Both of these messages are baloney. I know of many people who have released painful memories in minutes. And, they did not need to talk about their past or pay someone thousands of dollars or euros to effect that release or give them some explanation. They just needed to commit to trying a little experiment and allowing themselves to take a walk down Release Lane.

Releasing stored pain from the past is really something that needs to be experienced to be understood – no volume of words can describe how free one feels after releasing some past pain that has been calling us far too often.

Copyright 2011 Robert S. Vibert, all rights reserved.

 

AER is a system to enhance the natural human release mechanism. One of the recorded AER sessions is available for FREE at my Facebook public page. Other AER recordings are available for the low cost of $10 each.

How to Successfully Ruin Your Life in 3 Easy Steps

How to Successfully Ruin Your Life in 3 Easy Steps

by Robert S. Vibert

Here you will find exactly what you’ve been searching for! This vital information is not covered by those magazines at the checkout counter that you have been browsing through for years, nor those hundreds of websites and books you have been reading. Here you will also discover the latest and greatest details on what you absolutely need to do. And, best of all, it will be explained in three easy steps! Read on!

If you have paid any attention to the average recent article on just about anything, then you’ll not be surprised by the claims made above. They are rather routine and common while still being new and improved! And, best of all, they are not to be found anywhere else! They are yours exclusively… not counting everyone else who is reading this, of course.

Now, on to the meat of the question, or the pumpkin, if you are vegetarian. How exactly does one ruin one’s life in three easy steps? You may be surprised to discover that it is very easy and requires no initial investment. In fact, it will cost you nothing at all! (Unless you want the hard copy, which is available for a modest processing fee…)

Without further ado, here is what you’ve been waiting breathlessly for all your life, or at least since you started reading this. (Do take a breath now, as it will make it even easier, if that is possible, to take in all this wonderful material.)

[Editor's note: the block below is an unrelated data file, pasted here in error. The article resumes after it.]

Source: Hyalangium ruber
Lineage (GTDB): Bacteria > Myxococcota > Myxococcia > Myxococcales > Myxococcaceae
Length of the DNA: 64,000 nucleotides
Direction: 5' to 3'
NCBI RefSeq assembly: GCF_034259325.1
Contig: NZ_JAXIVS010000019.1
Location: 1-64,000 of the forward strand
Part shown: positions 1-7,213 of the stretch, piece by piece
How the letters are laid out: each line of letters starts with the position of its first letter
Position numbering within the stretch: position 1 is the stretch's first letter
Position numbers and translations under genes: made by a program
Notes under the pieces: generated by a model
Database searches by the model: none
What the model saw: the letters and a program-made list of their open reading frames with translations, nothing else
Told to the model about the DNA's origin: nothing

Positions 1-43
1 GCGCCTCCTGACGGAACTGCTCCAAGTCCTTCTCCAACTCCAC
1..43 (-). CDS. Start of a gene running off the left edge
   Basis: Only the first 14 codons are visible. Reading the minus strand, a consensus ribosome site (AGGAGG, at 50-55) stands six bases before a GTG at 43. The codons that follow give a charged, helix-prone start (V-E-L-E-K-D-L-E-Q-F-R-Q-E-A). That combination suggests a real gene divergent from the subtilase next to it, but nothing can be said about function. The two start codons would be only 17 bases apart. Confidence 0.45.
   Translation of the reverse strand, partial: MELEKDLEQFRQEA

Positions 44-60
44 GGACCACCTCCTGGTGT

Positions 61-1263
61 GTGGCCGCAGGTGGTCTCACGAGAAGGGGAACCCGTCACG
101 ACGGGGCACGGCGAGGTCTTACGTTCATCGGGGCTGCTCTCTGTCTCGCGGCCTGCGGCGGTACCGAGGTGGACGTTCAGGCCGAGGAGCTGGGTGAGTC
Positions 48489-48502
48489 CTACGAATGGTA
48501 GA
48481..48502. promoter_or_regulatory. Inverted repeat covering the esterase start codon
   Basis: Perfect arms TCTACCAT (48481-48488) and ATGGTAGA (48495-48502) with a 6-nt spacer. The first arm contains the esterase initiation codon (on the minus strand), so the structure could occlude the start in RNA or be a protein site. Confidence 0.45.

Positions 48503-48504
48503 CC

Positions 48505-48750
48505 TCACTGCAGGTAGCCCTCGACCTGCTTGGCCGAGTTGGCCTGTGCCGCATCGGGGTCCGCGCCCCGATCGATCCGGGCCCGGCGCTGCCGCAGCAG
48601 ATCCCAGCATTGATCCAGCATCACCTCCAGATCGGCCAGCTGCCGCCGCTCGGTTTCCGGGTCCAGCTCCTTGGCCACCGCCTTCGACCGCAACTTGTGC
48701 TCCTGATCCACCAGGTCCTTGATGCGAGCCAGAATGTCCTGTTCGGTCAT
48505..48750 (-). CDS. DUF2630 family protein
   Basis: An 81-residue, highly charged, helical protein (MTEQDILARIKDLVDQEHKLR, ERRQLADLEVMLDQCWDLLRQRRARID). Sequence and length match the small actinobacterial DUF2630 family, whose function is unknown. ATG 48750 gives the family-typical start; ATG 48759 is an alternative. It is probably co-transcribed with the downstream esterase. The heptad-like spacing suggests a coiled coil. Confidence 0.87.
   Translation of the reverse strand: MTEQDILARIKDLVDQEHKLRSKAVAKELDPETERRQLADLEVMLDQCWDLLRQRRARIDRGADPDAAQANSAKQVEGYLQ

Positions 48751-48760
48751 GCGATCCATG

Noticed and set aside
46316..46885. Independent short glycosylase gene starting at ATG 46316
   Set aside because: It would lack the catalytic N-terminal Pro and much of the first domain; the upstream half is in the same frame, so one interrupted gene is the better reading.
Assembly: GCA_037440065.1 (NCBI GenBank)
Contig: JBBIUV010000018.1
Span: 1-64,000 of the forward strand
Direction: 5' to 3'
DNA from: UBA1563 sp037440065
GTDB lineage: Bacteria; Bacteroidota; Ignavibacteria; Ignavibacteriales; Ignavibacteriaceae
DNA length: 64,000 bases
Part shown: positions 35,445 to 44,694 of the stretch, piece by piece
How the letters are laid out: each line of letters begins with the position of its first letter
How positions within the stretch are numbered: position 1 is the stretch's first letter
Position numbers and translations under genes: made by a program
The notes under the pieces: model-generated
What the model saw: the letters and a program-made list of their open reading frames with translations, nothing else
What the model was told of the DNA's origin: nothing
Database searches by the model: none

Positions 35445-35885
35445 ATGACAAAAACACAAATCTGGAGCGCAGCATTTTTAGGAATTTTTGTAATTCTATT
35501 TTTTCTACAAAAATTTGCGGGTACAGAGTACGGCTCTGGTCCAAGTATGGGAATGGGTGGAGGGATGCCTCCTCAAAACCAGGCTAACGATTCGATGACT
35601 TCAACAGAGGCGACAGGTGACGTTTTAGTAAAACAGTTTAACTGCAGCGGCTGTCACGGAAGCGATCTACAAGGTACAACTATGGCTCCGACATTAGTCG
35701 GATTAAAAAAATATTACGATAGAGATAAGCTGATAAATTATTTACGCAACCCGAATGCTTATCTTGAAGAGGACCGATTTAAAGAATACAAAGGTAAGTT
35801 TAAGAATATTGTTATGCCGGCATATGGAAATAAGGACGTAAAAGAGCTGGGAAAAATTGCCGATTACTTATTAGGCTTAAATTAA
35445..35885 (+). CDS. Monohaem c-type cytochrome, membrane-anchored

Step One: Pay no heed to what is going on with you and the world

Even though there are all kinds of important things happening around you all day long, you really should ignore them as much as possible. If you pay any attention to them, you might make informed decisions, and you certainly don’t want to do that. Ignorance is always the best defense!  You can claim that you did not know that products go on sale at the supermarket every week, and that is one of the reasons why you are always short on cash.  You can also state for a fact that you have no idea why your car keeps breaking – who knew it needed to be serviced regularly??! Generally speaking, you want to be as oblivious as possible to the happenings of the world.

With regard to your self, it also best to completely ignore the signals your body and emotional heart are giving you. Numb down those physical pains with massive doses of painkillers and distractions, as you don’t want to know that you might need to change your habits or get out of that chair and exercise a little. And, if your heart is complaining of emotional distress or pain, do your best to medicate that as well, using as many substances as you need, ranging from chocolate to ice cream to brownies and if that does not work, bring out the heavy guns: alcohol and drugs.

For good measure,  distract yourself with massive doses of TV, sports, romance novels, and any other distraction you can find. The last thing you want to do is look at what might be troubling you. After all, if you notice anything about your life, you may have to own your part in it, and have to resign your membership in the Professional Victim of Circumstances Beyond Our Control Club.

Step Two: Focus exclusively on the small stuff

There are significant changes happening in the world today, including pollution, growing inflation, widespread bankruptcies, food shortages, catastrophic natural disasters, severe depletion of fish stocks, and increasing contamination of food by toxic industrial chemicals, to name just a few.  To be successful at ruining your life, you should have ensured that your mind wandered off in the middle of that last sentence. After all, you do not want any more than milliseconds of your attention to be on these sorts of problems. They are serious ones, so best you make sure to only pay attention to what immediately concerns you.  You know, stuff like the sports game on TV, what your favorite  celebrity is up to, and how traffic is flowing on the roads and behind the checkout counter in your local big box store. You can also add to this collection of minor stuff that you pay excessive attention to your latest sitcom and “reality” TV programs, fashion trends, computer games and anything else which is really not all that important to your survival or personal growth, but that does provide for mindless distraction.